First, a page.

Yesteryear bollywood heroines remain friends
Whoever said actresses cannot be friends? The troika of Waheeda Rehman, Asha Parekh and Helen prove otherwise
They are the trio with brio, yesteryear heroines who have, through the decades, dispelled the notion that there are no lasting friendships in the highly-competitive world of Bollywood. Even the millennials have become aware of their irrevocable bond, thanks to their appearances on TV reality shows ever since they were invited to The Kapil Sharma Show. Incidentally, the show, in which Waheeda Rehman, Helen and Asha Parekh shared their experiences of movies, has been frequently repeated on the airwaves, affirming that there is nothing more heartwarming than a stroll down memory lane.
Ask Asha ("call us by our first names, or we'll sound like aunties," she laughs), who turned 77 on October 2, about the reason behind the renewed interest in their private and professional lives and she responds, "Perhaps because it's unusual to be supportive of one's peers rather than harbouring any ill-feelings.
Today's actresses tend to be arch-rivals, lobbying for plum roles. Still, it's good to know there are exceptions. From what I hear, Sonam Kapoor Ahuja and Jacqueline Fernandes are no-hassles friends, and that's the way it should be."
Indeed, Kangana Ranaut has lashed out against Alia Bhatt and Taapsee Pannu in the past. At one point, there seemed to be friction between Deepika Padukone and Katrina Kaif, which has been sorted now, according to tabloid reports. Kareena Kapoor and Priyanka Chopra, too, had darted unkind words at each other. Mercifully, there has been a ceasefire on such poison pellets of late.
Meanwhile, the ongoing sisterhood between the yesteryear sensations is being cited as the ideal way to be. Asha, Waheeda (aged 81), and Helen, who turns 81 on November 21, are just a "phone call away" from each other in case there is a crisis - major or minor. Quite candidly, Asha has admitted that when she was going through severe depression five years ago, both her friends had helped her return to normalcy. "I will always be indebted to them," she says. "Or else I could have become a mental wreck."
The late actress Nanda was also a part of the unique sisterhood. When she passed away in 2014 following a heart seizure, the trio was inconsolable for months and still are, remarking, "She was quite an introvert. How we wish she had confided more in us! Being the sole bread-earner in her family, she couldn't take the strain beyond a point." Among others of the senior generation, Saira Banu also makes it a point to be in touch and updates Asha about the condition of Dilip Kumar.
So how does the friendship among yesteryear's sensations manifest itself? The trio regularly tries out new restaurants since they are inveterate foodies, meet up at movie previews, and have been on holidays to spots as diverse as Turkey, Scandinavia, Canada, Alaska and the UAE. Once, while on a shopping spree at The Dubai Mall, Helen had gone missing for hours. Just when her companions were about to call the police, she was located at a nearby park bench. "What's the matter?" she had inquired. "Take it easy. I was just cooling my heels with a cup of coffee."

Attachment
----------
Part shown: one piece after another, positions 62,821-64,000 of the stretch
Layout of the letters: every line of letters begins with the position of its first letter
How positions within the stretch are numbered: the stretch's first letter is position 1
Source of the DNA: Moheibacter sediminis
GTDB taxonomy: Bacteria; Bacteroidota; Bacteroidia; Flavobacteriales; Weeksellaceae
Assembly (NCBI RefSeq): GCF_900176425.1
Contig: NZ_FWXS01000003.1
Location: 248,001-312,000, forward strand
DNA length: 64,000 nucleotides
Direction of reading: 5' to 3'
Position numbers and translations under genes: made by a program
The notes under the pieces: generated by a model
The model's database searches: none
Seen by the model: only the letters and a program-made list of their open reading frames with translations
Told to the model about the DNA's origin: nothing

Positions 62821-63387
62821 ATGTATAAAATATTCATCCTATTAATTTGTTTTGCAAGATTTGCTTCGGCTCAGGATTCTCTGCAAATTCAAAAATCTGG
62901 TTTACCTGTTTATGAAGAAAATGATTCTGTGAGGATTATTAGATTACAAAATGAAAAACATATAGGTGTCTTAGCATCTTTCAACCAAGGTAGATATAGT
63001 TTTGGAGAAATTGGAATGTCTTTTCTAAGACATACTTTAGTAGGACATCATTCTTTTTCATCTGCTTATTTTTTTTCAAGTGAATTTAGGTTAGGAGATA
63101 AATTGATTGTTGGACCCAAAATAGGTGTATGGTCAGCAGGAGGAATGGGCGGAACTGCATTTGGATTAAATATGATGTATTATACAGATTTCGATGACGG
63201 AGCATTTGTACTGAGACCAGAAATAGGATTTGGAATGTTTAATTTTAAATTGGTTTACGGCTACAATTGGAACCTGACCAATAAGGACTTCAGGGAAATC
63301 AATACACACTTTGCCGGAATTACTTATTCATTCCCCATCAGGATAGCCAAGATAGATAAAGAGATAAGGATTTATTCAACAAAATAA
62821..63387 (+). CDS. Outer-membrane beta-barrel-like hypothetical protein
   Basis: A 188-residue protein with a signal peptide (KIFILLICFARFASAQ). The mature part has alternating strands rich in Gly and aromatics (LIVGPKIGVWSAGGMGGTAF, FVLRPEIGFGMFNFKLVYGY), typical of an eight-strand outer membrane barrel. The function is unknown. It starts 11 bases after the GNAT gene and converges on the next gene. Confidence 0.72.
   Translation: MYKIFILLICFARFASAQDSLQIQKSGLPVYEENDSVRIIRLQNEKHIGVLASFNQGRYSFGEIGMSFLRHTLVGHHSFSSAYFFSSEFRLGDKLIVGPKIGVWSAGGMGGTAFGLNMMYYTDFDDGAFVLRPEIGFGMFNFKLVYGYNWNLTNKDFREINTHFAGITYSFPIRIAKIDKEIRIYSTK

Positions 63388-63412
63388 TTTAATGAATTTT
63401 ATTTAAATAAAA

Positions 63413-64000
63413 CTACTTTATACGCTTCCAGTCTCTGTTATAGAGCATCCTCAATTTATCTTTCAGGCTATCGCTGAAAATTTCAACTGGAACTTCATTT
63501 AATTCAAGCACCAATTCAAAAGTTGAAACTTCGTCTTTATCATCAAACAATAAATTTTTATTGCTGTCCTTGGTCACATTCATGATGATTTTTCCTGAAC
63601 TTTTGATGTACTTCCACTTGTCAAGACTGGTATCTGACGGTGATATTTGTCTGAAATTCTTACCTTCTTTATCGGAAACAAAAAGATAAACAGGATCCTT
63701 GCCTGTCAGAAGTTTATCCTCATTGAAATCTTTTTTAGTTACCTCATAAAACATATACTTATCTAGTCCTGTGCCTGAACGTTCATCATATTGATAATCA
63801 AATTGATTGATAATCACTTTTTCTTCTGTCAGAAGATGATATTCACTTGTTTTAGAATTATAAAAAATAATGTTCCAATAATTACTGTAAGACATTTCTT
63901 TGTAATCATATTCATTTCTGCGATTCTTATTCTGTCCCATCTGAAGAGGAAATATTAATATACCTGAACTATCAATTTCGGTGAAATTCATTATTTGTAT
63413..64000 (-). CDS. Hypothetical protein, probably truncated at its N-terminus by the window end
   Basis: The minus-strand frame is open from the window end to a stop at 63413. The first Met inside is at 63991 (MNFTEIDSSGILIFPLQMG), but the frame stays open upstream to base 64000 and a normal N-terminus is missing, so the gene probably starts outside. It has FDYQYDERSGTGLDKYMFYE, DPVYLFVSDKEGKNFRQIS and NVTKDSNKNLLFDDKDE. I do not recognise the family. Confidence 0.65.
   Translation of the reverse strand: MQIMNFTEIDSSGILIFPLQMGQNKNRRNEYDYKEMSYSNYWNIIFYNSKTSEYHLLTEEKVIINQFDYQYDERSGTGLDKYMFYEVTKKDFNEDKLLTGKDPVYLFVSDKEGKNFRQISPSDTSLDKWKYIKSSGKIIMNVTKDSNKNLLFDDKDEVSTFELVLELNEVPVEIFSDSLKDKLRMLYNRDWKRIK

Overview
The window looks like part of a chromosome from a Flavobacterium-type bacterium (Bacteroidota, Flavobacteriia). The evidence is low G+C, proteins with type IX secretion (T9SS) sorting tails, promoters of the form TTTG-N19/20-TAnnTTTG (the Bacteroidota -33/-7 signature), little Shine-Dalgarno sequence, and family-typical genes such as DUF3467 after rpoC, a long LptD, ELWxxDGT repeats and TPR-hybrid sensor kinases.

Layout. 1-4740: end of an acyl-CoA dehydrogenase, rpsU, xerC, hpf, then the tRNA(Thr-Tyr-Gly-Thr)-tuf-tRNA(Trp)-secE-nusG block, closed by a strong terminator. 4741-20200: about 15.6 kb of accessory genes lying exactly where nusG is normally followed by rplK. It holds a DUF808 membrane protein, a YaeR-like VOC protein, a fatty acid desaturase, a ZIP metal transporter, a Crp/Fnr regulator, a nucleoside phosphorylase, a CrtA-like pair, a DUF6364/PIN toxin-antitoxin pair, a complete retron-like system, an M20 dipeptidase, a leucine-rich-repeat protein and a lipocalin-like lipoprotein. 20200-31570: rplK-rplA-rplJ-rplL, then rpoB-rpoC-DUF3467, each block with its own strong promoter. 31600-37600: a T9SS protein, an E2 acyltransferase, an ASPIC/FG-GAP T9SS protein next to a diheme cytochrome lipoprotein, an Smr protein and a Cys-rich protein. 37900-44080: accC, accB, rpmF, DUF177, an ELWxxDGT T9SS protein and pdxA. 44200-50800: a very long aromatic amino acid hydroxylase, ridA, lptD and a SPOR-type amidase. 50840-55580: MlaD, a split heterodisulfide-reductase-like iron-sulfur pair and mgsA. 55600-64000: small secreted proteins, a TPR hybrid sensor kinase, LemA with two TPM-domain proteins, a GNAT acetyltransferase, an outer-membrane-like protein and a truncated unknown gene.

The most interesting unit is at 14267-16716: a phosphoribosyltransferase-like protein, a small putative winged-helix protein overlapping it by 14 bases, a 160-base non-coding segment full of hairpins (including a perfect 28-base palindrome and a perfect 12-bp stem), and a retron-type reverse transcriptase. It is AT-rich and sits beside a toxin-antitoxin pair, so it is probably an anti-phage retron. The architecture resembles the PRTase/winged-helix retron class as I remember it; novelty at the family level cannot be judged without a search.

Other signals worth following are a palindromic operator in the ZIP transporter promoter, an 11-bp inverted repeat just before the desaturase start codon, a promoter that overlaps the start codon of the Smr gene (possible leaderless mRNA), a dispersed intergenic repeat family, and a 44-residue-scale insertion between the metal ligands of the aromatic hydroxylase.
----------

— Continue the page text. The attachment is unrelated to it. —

While Helen, after her marriage with the legendary scriptwriter Salim Khan, has avoided conversations with the media, Waheeda and Asha do open up once in a blue moon. Both have also acceded to authorised biographies, which have been bestsellers. Helen, however, feels her films - whether they showcased her as a cabaret dancer or the leading lady - speak for themselves.
"See, we had our separate identities," says Asha, who has been associated with the epithet of 'The Hit Girl', adding, "Helen's dances and emoting had a certain elan, a style which could dignify even the most daring cabaret movements. Take O haseena zulfonwalli from Teesri Manzil (1966), Aa jaane jaan from Intaqam (1969) or Piya tu ab to aa jaa from Caravan (1971), for example. No one could have performed those numbers with as much sensuality and grace. Moreover, her acting abilities were proved in Gumnaam (1965) and Lahu Ke Do Rang (1979). Waheeda, of course, was adored for classics like Pyaasa (1957), Kaagaz Ke Phool (1959), Chaudhvin Ka Chand (1960), Guide (1965) and Khamoshi (1970)."
Vis-à-vis herself, Asha avers, "I was fortunate to get roles in romantic, breezy entertainers with fantastic musical scores during the 1960s. Till date, I get fan mails, courtesy the presence of my films on Netflix, Amazon Video and other streaming channels. The music right down from Dil Deke Dekho (1959) to Jab Pyaar Kisise Hota Hai (1961), Love in Tokyo (1966), Do Badan (1966), Upkar (1967), Kati Patang (1971) and Main Tulsi Tere Aangan Ki (1978) are considered imperishable."
She turned to directing TV serials, but quit after her parents' deaths, because she didn't feel motivated to continue working anymore. Helen and Waheeda have appeared occasionally on the screen but are largely semi-retired.
The winsome threesome understand that audience tastes have changed. They aren't critical of the current fare and agree that today's heroines are tremendously gifted. Many more women-centric films are being made with stronger content today. In the past, the heroes mostly dominated the scene.
There's no point complaining. Asha, Waheeda and Helen would rather go with the credo that they had a whale of a time. It was another era, another cinema.
Their collective view is that they can't cling on to the past. It's way more practical to count their blessings. The worldwide audience for Hindi cinema continues to adore them, saluting the fact that they have remained friends, through weather - foul or fair.